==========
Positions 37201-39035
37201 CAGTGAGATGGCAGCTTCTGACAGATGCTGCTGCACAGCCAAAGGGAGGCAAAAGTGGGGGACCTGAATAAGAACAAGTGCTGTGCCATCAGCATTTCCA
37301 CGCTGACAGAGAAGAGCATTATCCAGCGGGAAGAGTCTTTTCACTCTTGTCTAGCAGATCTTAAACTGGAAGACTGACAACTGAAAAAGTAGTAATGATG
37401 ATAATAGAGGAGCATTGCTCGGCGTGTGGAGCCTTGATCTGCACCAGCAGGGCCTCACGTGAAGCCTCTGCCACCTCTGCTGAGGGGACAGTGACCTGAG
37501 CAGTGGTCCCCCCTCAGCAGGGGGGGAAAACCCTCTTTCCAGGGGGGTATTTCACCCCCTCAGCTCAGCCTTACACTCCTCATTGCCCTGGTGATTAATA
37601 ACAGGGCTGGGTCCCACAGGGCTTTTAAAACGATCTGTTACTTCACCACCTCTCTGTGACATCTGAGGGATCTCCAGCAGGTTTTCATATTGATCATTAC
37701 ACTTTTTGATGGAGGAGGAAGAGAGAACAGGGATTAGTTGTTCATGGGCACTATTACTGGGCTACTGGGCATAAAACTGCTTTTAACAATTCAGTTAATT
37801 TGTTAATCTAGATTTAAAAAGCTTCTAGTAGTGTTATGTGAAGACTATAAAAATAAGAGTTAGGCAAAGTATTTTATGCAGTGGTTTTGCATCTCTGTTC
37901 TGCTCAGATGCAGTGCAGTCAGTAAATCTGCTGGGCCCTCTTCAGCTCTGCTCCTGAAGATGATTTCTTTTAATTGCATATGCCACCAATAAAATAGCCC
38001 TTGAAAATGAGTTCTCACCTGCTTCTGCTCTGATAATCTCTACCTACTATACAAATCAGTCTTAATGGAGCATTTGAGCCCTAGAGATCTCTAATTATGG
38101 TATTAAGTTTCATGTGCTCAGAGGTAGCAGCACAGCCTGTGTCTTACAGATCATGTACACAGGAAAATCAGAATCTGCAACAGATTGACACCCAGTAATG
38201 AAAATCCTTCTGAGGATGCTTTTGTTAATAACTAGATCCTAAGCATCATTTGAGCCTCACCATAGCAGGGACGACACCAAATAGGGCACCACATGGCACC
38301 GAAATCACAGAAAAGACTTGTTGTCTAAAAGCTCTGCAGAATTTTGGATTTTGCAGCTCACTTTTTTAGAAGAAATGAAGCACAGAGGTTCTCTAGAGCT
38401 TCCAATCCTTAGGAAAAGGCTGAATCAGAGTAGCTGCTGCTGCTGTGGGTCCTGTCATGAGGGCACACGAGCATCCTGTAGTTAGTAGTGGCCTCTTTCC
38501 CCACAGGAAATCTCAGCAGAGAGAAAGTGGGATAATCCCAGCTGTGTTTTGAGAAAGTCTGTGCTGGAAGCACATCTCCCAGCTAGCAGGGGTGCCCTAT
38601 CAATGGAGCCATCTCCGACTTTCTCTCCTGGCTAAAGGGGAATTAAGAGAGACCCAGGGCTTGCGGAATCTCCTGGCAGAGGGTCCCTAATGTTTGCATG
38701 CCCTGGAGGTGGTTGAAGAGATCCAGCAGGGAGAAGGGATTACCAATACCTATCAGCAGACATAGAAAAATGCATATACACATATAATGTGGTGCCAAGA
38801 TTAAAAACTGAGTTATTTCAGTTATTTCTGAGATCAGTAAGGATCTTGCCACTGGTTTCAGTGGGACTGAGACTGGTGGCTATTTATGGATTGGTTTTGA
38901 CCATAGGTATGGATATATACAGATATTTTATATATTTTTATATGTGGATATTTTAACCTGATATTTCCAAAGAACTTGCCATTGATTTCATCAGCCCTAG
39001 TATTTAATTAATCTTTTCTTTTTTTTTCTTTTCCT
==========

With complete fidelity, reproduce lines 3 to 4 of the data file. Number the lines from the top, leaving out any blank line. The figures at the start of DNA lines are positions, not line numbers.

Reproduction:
37301 CGCTGACAGAGAAGAGCATTATCCAGCGGGAAGAGTCTTTTCACTCTTGTCTAGCAGATCTTAAACTGGAAGACTGACAACTGAAAAAGTAGTAATGATG
37401 ATAATAGAGGAGCATTGCTCGGCGTGTGGAGCCTTGATCTGCACCAGCAGGGCCTCACGTGAAGCCTCTGCCACCTCTGCTGAGGGGACAGTGACCTGAG